WASHINGTON — Ohio Democrats say they are determined to fight for the 2010 health-care law known as Obamacare in the wake of an ongoing court challenge over whether the individual mandate is constitutional.

Sen. Sherrod Brown and Rep. Joyce Beatty are concerned about comments made by members of a three-judge panel this week on whether the Affordable Care Act could legally stand without the law’s individual mandate, which requires all Americans have health insurance or pay a tax.

The judges weighed in during two hours of oral arguments Tuesday at the 5th U.S. Circuit Court of Appeals as part of a lawsuit supported by the Trump administration. The legal challenge, which seeks to overturn the Affordable Care Act, was filed by Texas and 19 other Republican-led states in February 2018 after GOP efforts to repeal Obamacare failed in Congress.

Attorneys general for 20 Democratic led states are fighting the lawsuit. Ohio has not signed onto the suit.

Brown said if Texas and the other GOP states involved in the suit prevail, the Obamacare requirement that insurance companies cover pre-existing conditions as well as Ohio’s Medicaid expansion will disappear.

“We simply don’t know everything that would happen because chaos would be injected into the system,” Brown said. “It’s incredible to me that the president would think to upend the lives of so many people and a health-care system that’s working for many, many of these people.”

Beatty of Jefferson Township near Gahanna called the lawsuit “disastrous,” and vowed that “the fight to defend health care is far from over.”

Her office cited Urban Institute data showing that if the lawsuit is successful, 4.8 million Ohioans with pre-existing conditions could lose the guarantee of health insurance coverage and 741,000 Ohioans would lose health-care coverage. She said 81,000 young Ohio adults could lose the opportunity to stay on their parents’ health insurance.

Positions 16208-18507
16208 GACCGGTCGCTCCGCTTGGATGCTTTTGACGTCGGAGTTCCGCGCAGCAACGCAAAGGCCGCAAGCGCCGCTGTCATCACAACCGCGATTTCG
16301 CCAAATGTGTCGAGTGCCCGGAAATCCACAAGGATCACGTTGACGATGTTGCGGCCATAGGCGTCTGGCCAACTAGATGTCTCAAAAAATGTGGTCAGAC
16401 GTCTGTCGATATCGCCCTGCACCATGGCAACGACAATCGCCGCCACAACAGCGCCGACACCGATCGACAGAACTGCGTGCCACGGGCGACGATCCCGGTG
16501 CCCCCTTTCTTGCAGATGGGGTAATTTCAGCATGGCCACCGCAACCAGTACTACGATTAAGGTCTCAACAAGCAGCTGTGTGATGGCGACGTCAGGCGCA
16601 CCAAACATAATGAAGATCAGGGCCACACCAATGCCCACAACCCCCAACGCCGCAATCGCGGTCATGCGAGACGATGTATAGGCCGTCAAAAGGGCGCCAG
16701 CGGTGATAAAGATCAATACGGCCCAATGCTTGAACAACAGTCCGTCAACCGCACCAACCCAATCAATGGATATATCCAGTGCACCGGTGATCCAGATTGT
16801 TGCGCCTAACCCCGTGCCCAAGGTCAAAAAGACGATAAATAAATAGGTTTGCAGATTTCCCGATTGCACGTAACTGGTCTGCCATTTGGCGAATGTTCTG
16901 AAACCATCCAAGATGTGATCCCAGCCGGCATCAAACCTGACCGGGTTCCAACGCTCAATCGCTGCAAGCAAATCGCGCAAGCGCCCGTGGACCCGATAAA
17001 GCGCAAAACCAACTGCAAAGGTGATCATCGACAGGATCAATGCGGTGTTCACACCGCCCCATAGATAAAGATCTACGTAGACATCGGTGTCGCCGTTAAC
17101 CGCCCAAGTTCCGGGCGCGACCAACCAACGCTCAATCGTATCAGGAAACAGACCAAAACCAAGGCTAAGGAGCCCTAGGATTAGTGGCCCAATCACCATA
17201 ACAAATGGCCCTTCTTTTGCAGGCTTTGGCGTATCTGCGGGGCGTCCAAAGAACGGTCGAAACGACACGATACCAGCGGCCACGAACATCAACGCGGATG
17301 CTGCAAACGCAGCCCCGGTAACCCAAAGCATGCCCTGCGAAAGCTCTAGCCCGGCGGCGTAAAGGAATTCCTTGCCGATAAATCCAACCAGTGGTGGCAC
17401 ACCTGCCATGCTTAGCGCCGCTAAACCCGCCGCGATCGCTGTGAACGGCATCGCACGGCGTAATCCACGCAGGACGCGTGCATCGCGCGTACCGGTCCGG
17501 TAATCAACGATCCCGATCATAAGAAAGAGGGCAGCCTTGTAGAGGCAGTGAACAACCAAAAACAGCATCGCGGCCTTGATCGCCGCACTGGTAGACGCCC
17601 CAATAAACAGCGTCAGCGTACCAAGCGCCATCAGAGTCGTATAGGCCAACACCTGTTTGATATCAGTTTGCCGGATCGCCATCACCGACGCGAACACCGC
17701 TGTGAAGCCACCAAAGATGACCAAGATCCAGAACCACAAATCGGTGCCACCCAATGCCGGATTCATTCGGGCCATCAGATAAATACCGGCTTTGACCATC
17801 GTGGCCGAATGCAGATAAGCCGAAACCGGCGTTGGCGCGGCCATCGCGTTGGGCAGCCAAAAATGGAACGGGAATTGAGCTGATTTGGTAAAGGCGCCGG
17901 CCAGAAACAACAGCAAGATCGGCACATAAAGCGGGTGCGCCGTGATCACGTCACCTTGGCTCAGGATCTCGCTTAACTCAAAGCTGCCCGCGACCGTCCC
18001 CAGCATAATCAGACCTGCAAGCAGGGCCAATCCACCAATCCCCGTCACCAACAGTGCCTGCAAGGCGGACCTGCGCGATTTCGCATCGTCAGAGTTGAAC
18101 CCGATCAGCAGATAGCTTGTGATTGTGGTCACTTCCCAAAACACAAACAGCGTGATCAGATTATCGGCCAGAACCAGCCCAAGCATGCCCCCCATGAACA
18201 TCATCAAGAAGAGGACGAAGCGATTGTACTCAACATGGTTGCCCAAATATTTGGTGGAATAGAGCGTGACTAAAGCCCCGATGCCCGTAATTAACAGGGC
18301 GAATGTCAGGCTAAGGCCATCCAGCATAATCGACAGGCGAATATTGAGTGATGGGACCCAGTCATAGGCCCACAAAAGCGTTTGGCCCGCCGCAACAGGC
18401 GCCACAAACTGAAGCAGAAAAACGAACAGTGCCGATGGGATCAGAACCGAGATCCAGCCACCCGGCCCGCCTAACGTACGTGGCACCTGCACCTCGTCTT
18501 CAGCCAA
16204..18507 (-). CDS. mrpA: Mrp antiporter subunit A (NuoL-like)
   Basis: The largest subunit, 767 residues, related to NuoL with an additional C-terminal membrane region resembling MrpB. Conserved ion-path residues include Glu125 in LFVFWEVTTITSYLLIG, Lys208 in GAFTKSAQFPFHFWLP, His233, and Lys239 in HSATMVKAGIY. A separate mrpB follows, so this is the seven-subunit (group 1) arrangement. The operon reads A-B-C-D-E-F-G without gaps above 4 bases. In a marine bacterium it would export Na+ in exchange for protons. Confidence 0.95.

Susan Halpen, a small business owner and breast cancer survivor from Columbus, said she counts on the pre-existing condition coverage requirement for her own health care.

During a Wednesday press call organized by Brown’s office, Halpen said before the enactment of the 2010 law, she struggled to secure health insurance, and paid a monthly premium of $1,400 a month for herself alone, with a $10,000 deductible.

“I am very aware that without the ACA I will not be able to purchase health insurance for any price,” she said. “Even though my cancer has been in complete remission for over 12 years, I’m still uninsurable.”

Sen. Rob Portman, R-Ohio, predicted the case would go to the U.S. Supreme Court, which preserved the law in two separate decisions.

But he said that “even if they were to find the bill unconstitutional, now there’s a bipartisan consensus on particularly handling the issue of pre-existing conditions, and ensuring that nobody loses their health care because they have a pre-existing illness.”

He said it’s “very likely we’ll have bipartisan legislation to ensure that people who have pre-existing conditions get covered,” and said he’s signed on to such a bill.

But Brown said that while he believes a majority of the Senate would favor a bill that would protect pre-existing conditions, he does not believe Senate Majority Leader Mitch McConnell will allow such a measure to get a vote.

McConnell, Brown said, “wants to do nothing to make [the health-care law] work better.”